George Washington Papers
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To George Washington from James Madison, 4 January 1790

From James Madison

George Town [Md.] Jany 4 1790

Dear Sir

After being detained 8 or 10 days beyond the intended commencement of my Journey, by the critical illness of my mother,1 I am now subjected to a further delay by an attack on my own health. A slight complaint in my bowels which I first felt on the day of my arrival here (friday last) very suddenly took the form of a pretty severe dysentery. With the aid of Doctr Stuart who has been good eno’ to see me every day, I have I hope nearly subdued the malignity of the disease, and got into a course of recovery. I find myself however much weakened by the joint operation of the malady & the medicine, and shall be under the necessity not only of remaining here a few days longer, but of travelling afterwards with some circumspection.

You will probably have seen by the papers that the contest in the Assembly on the subject of the amendments ended in the loss of them. The House of Delegates got over the objections to the 11 & 12, but the Senate revived them with the addition of the 3 & 8 articles, and by a vote of adherence prevented a ratification.2 On some accounts this event is no doubt to be regretted. But it will do no injury to the Genl Government. On the contrary it will have the effect with many of turning their distrust towards their own Legislature. The miscarriage of the 3d art: particularly, will have this effect.

A few days before I was allowed to set out for N. York, I took a ride to Monticello. The answer of Mr Jefferson to the notification of his appointment will no doubt have explained the state of his mind on that subject.3 I was sorry to find him so little biased in favor of the domestic service allotted to him, but was glad that his difficulties seemed to result cheifly from what I take to be an erroneous view of the kind and quantity of business annexed to that which constituted the foreign department. He apprehends that it will far exceed the latter which has of itself no terrors to him. On the other hand It was supposed, & I beleive truly that the domestic part will be very trifling, and for that reason improper to be made a distinct department. After all if the whole business can be executed by any one man, Mr Jefferson must be equal to it; if not he will be relieved by a necessary division of it. All whom I have heard speak on the subject are remarkably solicitous for his acceptance, and I flatter myself that they will not in the final event be disappointed.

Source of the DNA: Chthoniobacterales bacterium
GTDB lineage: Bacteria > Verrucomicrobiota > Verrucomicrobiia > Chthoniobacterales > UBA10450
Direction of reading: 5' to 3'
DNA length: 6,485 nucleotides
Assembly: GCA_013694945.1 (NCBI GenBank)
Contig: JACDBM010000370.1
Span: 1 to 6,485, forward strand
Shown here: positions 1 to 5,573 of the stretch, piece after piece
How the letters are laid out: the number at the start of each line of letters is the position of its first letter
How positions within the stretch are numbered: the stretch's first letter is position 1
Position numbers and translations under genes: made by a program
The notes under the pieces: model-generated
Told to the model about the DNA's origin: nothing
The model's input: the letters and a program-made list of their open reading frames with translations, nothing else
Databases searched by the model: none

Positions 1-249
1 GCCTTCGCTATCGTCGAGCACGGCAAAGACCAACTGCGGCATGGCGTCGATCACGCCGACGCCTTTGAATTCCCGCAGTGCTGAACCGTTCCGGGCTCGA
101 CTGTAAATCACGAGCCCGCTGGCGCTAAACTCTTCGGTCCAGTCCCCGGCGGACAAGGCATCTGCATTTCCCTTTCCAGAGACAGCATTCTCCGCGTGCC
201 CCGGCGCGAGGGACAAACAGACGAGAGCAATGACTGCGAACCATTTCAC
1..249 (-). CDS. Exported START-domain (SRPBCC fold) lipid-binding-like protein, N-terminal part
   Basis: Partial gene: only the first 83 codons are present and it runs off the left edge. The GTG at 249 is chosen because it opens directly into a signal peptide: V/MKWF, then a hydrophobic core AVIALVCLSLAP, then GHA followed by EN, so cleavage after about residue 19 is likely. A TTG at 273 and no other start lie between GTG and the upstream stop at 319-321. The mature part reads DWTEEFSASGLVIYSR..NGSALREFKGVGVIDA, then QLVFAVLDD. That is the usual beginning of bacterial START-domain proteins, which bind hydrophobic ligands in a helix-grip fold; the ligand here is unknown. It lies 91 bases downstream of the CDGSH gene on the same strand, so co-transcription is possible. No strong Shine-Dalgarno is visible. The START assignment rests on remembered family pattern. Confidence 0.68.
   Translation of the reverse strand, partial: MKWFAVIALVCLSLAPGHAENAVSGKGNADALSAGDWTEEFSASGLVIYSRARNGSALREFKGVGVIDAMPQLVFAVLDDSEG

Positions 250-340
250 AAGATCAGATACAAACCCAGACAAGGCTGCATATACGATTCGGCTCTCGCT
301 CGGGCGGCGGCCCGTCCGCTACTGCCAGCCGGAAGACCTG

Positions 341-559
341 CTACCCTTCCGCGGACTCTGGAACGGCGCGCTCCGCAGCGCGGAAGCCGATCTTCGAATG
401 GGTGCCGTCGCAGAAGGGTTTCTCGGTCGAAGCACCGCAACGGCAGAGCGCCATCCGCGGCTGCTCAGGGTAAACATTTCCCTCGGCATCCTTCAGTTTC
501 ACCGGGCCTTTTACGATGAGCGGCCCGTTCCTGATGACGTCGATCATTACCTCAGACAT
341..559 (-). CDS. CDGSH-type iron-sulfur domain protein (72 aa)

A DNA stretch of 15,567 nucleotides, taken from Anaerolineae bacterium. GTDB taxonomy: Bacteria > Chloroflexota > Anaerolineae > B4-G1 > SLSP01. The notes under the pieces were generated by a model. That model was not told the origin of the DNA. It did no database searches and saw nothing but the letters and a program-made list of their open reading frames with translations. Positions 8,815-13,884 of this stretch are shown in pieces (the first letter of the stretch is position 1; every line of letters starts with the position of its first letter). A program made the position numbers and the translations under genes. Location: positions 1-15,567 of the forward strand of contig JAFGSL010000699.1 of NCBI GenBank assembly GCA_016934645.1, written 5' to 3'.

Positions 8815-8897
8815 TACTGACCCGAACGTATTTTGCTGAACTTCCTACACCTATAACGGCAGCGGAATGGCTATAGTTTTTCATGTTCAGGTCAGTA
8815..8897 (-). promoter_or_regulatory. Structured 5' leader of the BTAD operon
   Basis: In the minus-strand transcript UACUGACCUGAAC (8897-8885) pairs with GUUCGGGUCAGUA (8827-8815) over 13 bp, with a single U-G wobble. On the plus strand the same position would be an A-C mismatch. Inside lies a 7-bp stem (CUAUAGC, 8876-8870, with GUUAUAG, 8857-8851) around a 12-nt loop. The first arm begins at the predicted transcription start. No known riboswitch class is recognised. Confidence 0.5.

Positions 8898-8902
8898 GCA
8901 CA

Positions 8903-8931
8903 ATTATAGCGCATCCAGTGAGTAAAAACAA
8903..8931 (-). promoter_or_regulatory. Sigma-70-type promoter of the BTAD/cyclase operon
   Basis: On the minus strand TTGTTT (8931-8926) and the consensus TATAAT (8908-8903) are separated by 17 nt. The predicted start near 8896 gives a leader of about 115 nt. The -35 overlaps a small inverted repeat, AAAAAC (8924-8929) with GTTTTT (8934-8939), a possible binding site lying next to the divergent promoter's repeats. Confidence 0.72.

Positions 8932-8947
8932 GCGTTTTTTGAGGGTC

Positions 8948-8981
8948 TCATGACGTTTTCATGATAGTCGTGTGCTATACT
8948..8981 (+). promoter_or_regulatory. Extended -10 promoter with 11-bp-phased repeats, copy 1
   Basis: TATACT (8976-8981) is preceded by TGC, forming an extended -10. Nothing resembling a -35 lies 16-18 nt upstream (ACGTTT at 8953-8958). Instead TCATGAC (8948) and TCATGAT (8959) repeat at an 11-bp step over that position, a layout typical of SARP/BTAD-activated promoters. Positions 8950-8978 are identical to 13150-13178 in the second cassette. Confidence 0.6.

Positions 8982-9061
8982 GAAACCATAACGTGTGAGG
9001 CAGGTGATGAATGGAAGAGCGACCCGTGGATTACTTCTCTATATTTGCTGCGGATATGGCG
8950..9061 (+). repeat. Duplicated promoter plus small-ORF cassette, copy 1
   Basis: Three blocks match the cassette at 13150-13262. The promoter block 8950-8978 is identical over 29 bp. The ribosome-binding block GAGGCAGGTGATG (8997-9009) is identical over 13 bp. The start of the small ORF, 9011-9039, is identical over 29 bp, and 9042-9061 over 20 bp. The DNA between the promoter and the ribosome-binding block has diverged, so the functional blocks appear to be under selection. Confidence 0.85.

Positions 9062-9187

In case I should be detained here much longer than I calculate, and any thing should occur, I may trouble you with a few lines further. With every sentiment of respect and attachment I am Dear Sir, Your’s truly.

Js Madison Jr

ALS, DLC:GW; copy, DLC: James Madison Papers.

1Madison’s mother, Nelly Conway Madison (1732–1829) was frequently in ill health but lived for almost forty more years.

2For the action of the Virginia house of delegates on the amendments to the Constitution, see Edmund Randolph to GW, 26 Nov. 1789, and Madison to GW, 20 Nov. 1789, n.5.

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